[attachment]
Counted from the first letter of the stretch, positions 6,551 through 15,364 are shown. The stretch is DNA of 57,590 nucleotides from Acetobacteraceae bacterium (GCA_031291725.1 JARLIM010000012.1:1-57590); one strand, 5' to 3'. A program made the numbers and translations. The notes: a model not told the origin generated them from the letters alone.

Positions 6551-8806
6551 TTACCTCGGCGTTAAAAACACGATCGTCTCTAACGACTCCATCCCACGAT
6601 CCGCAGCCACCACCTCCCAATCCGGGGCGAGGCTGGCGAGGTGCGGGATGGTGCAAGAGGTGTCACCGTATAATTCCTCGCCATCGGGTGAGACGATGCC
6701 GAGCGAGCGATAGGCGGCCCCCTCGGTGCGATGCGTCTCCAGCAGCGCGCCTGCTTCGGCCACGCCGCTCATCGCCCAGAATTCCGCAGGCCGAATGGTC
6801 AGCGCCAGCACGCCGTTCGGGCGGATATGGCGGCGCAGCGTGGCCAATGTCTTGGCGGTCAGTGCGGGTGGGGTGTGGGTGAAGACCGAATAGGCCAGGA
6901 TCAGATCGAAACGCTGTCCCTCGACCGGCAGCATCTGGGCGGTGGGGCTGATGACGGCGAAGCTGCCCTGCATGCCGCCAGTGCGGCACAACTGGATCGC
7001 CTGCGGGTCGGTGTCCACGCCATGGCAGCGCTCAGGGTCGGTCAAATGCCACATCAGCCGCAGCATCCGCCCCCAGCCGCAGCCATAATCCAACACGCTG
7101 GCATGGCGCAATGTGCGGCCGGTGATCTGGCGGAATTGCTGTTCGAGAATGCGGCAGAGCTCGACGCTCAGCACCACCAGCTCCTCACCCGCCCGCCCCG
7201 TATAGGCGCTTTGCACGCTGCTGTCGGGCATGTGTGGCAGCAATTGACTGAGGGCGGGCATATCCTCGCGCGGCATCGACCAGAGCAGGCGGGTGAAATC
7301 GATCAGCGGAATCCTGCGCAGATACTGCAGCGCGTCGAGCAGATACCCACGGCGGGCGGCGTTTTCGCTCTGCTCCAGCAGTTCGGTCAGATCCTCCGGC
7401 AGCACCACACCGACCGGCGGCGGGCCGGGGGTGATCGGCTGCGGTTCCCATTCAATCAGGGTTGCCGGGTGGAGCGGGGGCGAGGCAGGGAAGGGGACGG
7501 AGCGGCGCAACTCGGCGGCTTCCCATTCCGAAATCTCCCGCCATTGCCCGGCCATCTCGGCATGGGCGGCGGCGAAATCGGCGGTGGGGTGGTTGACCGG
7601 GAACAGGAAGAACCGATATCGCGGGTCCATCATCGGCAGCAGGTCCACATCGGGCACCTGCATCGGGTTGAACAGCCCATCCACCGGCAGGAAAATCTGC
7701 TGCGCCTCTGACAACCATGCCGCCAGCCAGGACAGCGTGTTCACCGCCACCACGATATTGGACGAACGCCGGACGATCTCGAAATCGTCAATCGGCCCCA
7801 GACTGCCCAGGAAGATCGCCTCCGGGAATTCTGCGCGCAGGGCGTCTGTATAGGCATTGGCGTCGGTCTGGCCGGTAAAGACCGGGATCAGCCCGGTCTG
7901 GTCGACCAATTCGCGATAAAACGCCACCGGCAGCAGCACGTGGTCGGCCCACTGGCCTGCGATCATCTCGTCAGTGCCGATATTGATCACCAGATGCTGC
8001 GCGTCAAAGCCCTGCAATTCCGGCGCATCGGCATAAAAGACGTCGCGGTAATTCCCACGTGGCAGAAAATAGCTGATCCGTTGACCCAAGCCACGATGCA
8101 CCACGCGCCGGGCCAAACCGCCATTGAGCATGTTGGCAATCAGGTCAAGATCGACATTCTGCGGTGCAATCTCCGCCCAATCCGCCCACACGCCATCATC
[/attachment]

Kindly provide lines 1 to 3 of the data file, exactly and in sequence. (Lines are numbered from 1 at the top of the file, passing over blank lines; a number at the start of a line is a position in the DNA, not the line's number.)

Counted from the first letter of the stretch, positions 6,551 through 15,364 are shown. The stretch is DNA of 57,590 nucleotides from Acetobacteraceae bacterium (GCA_031291725.1 JARLIM010000012.1:1-57590); one strand, 5' to 3'. A program made the numbers and translations. The notes: a model not told the origin generated them from the letters alone.

Positions 6551-8806
6551 TTACCTCGGCGTTAAAAACACGATCGTCTCTAACGACTCCATCCCACGAT